Sensoriis took part in this pioneering programme designed to make drone delivery to households and businesses a reality.
Known as iSHIMANO (System for High Integrity Monitoring of Advanced-Air-Mobility Network Operations), the project involved a consortium of organisations with expertise in engineering, aviation, and business.
iSHIMANO aimed to provide a path for the development, testing and ultimately widespread use of Uncrewed Aerial Vehicles (UAVs), or drones.
The key areas of expertise included:
- heavy lift UAV platforms
- radar and radar identification technology
- beyond visual line of sight (BVLOS) communication
- data systems and integration
- regulatory approval, and public use
The project’s focus was on the delivery of medical equipment and supplies. It was particularly innovative as it incorporated technology that has not yet been used on a wide-scale to examine how effective localised communication, navigation and surveillance is possible in high risk, very low-level flight (VLLF) environments.
The project examined how this localised information can support existing Air Traffic Management (ATM) and Uncrewed Traffic Management (UTM) technologies to provide enhanced situational awareness.
The potential use of UAVs to provide delivery services has already been demonstrated in controlled environments. But for drones to enter everyday use, additional safety systems need to be deployed and operated.
Trials will help to establish wider commercial business applications for UAVs through focusing on critical scenarios such as take-off, landing and navigating in complex town and city environments.
They will also inform UK regulator, the Civil Aviation Authority (CAA), of the standards needed to enable national implementation of drone technology.
The Covid-19 pandemic and similar crises have highlighted the need for better logistical support for rural communities, especially for the elderly and those requiring extra care, for instance to ensure rapid NHS testing of patient samples, and for rapid delivery of critically urgent supplies.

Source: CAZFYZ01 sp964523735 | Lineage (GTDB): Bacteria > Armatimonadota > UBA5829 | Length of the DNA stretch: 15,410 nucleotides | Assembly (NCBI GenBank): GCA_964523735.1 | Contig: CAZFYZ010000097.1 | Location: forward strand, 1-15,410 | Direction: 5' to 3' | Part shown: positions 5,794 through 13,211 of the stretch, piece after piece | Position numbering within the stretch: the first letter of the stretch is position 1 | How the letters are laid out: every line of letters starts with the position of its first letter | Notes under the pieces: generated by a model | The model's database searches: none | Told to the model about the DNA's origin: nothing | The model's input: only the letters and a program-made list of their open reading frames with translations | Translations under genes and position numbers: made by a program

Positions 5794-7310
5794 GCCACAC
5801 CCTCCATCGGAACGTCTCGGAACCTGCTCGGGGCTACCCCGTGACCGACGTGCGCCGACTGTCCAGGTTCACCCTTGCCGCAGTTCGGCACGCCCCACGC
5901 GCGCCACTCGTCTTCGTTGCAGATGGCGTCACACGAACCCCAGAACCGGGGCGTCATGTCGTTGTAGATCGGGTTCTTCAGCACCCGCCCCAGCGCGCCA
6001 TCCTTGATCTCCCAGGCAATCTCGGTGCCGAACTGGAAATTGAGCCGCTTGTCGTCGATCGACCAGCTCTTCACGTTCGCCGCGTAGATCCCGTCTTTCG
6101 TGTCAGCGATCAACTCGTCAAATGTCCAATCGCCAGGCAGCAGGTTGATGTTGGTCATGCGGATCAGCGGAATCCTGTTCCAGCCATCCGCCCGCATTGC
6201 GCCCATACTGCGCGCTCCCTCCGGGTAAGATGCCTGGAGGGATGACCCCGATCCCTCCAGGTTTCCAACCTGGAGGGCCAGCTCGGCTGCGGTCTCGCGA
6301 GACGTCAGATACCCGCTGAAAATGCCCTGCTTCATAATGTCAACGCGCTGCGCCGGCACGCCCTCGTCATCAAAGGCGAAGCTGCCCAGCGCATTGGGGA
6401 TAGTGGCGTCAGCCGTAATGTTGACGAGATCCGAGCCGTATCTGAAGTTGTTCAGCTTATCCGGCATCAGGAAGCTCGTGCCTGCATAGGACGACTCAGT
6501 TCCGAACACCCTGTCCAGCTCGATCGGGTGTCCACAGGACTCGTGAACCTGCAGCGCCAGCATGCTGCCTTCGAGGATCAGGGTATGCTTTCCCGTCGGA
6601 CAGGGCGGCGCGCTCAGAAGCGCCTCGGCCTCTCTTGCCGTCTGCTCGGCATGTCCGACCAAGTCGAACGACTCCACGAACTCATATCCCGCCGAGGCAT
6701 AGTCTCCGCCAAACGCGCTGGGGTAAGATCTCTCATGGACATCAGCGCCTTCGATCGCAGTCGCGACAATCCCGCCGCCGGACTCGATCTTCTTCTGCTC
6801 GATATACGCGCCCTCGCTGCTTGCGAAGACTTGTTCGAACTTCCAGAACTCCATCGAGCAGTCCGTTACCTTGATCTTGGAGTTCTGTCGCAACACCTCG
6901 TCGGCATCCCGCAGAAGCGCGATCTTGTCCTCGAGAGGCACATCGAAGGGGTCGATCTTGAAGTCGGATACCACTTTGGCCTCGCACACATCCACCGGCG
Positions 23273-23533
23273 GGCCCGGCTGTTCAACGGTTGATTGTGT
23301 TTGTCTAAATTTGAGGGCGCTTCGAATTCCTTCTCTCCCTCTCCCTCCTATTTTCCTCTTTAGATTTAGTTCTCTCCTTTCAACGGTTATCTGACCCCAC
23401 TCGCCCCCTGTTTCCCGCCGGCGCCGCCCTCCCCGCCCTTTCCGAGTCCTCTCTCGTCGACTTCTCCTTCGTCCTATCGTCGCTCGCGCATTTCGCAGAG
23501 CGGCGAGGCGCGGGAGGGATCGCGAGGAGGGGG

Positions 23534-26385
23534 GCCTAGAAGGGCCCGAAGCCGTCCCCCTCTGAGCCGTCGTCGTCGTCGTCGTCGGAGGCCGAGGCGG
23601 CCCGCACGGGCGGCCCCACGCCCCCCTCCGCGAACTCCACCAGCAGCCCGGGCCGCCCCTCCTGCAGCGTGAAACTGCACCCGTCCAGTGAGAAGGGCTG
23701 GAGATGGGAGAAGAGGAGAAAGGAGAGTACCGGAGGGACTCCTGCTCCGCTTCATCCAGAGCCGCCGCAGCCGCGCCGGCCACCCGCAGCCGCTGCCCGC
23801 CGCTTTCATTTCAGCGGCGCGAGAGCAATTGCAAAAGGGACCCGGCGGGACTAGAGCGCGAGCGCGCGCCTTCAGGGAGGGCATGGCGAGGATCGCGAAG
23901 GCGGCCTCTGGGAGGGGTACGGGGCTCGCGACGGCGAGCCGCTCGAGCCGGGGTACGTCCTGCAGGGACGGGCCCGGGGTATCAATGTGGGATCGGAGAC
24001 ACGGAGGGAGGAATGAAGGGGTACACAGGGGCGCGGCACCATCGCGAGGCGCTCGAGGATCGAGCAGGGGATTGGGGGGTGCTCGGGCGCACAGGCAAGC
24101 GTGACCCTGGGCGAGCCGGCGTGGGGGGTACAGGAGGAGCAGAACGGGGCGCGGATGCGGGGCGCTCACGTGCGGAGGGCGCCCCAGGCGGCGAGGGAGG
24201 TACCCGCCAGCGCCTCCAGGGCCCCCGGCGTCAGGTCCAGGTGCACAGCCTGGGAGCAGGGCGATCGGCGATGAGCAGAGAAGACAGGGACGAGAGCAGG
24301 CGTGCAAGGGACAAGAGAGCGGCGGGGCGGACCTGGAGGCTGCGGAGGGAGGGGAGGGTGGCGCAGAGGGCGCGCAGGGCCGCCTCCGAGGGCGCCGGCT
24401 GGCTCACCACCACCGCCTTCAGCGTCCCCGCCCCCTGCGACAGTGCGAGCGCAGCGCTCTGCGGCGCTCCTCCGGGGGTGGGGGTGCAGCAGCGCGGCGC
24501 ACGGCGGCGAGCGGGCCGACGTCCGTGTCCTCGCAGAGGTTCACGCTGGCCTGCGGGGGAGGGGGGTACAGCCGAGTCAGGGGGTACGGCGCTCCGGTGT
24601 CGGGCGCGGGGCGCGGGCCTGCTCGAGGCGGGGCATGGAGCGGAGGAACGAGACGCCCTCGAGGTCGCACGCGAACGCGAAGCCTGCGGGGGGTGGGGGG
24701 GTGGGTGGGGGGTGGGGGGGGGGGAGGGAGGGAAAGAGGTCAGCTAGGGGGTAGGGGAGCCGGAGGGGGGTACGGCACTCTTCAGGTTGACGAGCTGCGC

There is a requirement within the NHS to move test samples reliably between the location where they are taken and the laboratory.
At present this is done by road, which has a heavy reliance on human time, environmental consequences due to carbon emissions and can be easily disrupted by external factors such as traffic, restrictions in movement or lack of infrastructure to obtain access to isolated locations.
If a managed UAV flight capability were established this delivery time could be cut significantly. This could also apply to delivery of blood from central blood banks and even donor organs. Establishing managed control of UAVs will also permit the adoption of the technology by the emergency services. In the event of a major incident in an urban area, road traffic can rapidly gridlock delaying the arrival of ambulances.
Although motorcycle paramedics are now very common, they are a compromise between speed and equipment carried.
Using a load carrying UAV allows additional medical supplies to be quickly delivered to a scene to allow motorcycle paramedics to treat a greater number of patients without expending their available supplies. One example is that additional solid-state oxygen generators could also be delivered.
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